IRS delays uniform basis reporting for estate property until late February 2016
The IRS has delayed new uniform basis reporting requirements for estate tax property until February 29, 2016. The delay will give the IRS time to issue guidance so that executors, beneficiaries, and others can comply with the new reporting requirements.
Under the stepped-up basis rules of Code Sec. 1014, the basis of property acquired from a decendent generally is the property’s fair market value, either at the date of death or six months later (the alternate valuation date). However, beneficiaries who receive estate property were not always required to use the same value (and the same basis) reported by the estate. Because there has been no consistency requirement, the recipient could claim that the property’s fair market value (and the basis) were higher than the estate tax value. Recent legislation imposed a consistency requirement, but left it to the IRS to prescribe reporting requirements and deadlines.
New Basis Requirement
The Administration’s 2016 budget proposals included a proposal to eliminate the inconsistency. In the Surface Transportation Act of 2015 (signed into law by President Obama on July 31, 2015), Congress enacted Code Sec. 1014(f) and Code Sec. 6035 to impose the consistency requirement with respect to valuation for estate tax purposes and for stepped-up basis used by the heirs and other beneficiaries. The consistency requirement, however, only applies to property that was includible in the gross estate and that increases estate tax liability.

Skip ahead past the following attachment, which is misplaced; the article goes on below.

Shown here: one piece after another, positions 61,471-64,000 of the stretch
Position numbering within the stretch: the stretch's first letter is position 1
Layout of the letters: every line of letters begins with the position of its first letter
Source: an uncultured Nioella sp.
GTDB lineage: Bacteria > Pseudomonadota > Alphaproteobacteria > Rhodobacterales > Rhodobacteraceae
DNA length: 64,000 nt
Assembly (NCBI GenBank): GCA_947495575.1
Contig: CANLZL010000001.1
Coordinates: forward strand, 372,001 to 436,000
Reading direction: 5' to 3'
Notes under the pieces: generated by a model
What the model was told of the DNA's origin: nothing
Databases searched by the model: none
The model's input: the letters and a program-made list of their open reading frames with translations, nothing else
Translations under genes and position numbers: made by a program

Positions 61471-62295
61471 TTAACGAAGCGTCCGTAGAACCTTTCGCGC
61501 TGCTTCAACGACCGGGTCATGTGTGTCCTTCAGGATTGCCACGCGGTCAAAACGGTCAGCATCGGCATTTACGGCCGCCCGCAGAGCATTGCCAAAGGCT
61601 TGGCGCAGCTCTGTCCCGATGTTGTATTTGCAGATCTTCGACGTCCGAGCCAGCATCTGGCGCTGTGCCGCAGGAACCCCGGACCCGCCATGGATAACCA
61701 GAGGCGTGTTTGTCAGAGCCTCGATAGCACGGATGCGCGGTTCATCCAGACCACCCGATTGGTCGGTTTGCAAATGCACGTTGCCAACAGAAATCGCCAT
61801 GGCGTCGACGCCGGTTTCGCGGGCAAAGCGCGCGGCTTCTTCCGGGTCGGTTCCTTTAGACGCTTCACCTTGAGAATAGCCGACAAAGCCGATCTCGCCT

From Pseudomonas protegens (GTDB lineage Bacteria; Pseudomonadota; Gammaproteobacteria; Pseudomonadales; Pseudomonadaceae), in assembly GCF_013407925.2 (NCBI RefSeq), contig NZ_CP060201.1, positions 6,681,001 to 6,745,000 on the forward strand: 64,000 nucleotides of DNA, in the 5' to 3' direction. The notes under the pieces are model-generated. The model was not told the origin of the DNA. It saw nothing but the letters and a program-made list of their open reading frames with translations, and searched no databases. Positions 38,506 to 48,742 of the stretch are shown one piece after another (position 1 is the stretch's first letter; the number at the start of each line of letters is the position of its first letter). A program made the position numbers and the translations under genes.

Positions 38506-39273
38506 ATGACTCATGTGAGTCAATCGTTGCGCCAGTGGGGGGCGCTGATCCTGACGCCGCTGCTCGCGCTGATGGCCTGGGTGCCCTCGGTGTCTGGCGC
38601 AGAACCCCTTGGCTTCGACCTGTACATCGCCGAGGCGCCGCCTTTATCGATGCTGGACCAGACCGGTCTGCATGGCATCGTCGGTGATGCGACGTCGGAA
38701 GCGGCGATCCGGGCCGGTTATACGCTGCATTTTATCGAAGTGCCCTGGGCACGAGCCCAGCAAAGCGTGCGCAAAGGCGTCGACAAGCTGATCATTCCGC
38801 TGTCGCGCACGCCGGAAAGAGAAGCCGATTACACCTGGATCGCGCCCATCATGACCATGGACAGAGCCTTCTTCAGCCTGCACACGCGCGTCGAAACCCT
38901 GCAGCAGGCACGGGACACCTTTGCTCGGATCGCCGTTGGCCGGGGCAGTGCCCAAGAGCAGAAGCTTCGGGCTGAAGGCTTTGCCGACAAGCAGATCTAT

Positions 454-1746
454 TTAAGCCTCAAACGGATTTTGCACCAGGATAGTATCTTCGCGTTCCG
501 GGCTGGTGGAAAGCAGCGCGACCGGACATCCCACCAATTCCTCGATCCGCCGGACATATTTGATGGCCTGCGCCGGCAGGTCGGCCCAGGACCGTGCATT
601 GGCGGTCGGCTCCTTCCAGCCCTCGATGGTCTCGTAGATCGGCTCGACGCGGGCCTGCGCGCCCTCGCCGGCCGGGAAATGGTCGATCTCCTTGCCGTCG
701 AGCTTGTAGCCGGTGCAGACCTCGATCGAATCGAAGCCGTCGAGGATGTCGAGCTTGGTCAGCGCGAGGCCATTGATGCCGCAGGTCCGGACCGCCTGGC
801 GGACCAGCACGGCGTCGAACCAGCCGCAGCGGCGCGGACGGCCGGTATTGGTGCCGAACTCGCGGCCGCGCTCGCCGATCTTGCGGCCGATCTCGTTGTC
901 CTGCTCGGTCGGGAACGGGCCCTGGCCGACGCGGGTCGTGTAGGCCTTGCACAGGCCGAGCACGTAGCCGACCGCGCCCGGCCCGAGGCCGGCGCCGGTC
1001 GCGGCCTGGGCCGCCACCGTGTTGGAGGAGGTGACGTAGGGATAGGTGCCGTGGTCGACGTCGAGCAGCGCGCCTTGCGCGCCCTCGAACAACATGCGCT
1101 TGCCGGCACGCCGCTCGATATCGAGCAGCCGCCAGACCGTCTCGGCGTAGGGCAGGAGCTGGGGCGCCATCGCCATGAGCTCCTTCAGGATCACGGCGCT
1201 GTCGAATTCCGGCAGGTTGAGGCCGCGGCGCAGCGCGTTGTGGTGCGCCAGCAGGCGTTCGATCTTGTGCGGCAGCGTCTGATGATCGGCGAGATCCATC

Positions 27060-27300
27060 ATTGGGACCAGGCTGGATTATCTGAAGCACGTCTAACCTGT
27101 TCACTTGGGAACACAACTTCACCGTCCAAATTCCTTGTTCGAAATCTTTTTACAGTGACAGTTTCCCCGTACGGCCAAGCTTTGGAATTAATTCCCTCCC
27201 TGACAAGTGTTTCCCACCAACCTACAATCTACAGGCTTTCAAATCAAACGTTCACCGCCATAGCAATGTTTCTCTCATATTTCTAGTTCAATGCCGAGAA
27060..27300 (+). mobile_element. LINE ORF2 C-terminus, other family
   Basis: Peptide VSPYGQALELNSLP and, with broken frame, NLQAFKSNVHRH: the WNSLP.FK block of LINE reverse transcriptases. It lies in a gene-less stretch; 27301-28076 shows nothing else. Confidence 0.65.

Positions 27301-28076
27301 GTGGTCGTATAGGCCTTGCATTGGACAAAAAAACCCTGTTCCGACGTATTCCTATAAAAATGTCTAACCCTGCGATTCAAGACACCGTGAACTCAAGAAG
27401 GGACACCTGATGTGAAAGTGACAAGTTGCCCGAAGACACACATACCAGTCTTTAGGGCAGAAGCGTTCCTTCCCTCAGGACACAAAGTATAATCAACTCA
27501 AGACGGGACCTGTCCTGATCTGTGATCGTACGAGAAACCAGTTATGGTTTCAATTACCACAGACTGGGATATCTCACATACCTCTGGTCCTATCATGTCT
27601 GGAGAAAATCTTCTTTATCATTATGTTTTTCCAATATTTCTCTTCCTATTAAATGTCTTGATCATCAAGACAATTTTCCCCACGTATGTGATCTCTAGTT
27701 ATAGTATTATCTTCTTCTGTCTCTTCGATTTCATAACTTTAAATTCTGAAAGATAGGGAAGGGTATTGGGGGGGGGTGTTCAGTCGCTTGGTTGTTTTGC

New Reporting Requirement
Code Sec. 6035 requires executors who must file a return under Code Sec. 6018(a) or (b) to provide a statement of the property’s value to the recipient and to the IRS. The executor must furnish the statement to both the IRS and the recipient that identifies the value of the property and provides any other information required by the IRS. The statement must be furnished by the earlier of the date that is 30 days after the due date of the estate tax return (including extensions), or that is 30 days after the return was filed.
The statute authorizes the IRS to issue regulations to implement Code Sec. 6035. The new law also added penalties for inconsistent estate tax basis reporting and for failures to file correct information returns and furnish correct statements.
The new law applies to property for which a federal estate tax return is filed after July 31, 2015. For returns filed after July 31, 2015, the IRS delayed the requirement to file a statement under Code Sec. 6035 until February 29, 2016, if the statement would have been due before that date.
The IRS instructed executors and other persons required to file or furnish a statement under Code Sec. 6035 not to do so until it issues forms or other guidance to implement the reporting requirements. The IRS indicated that it expects to issue additional guidance under Code Sec. 1014(f) and 6035 and asked for comments.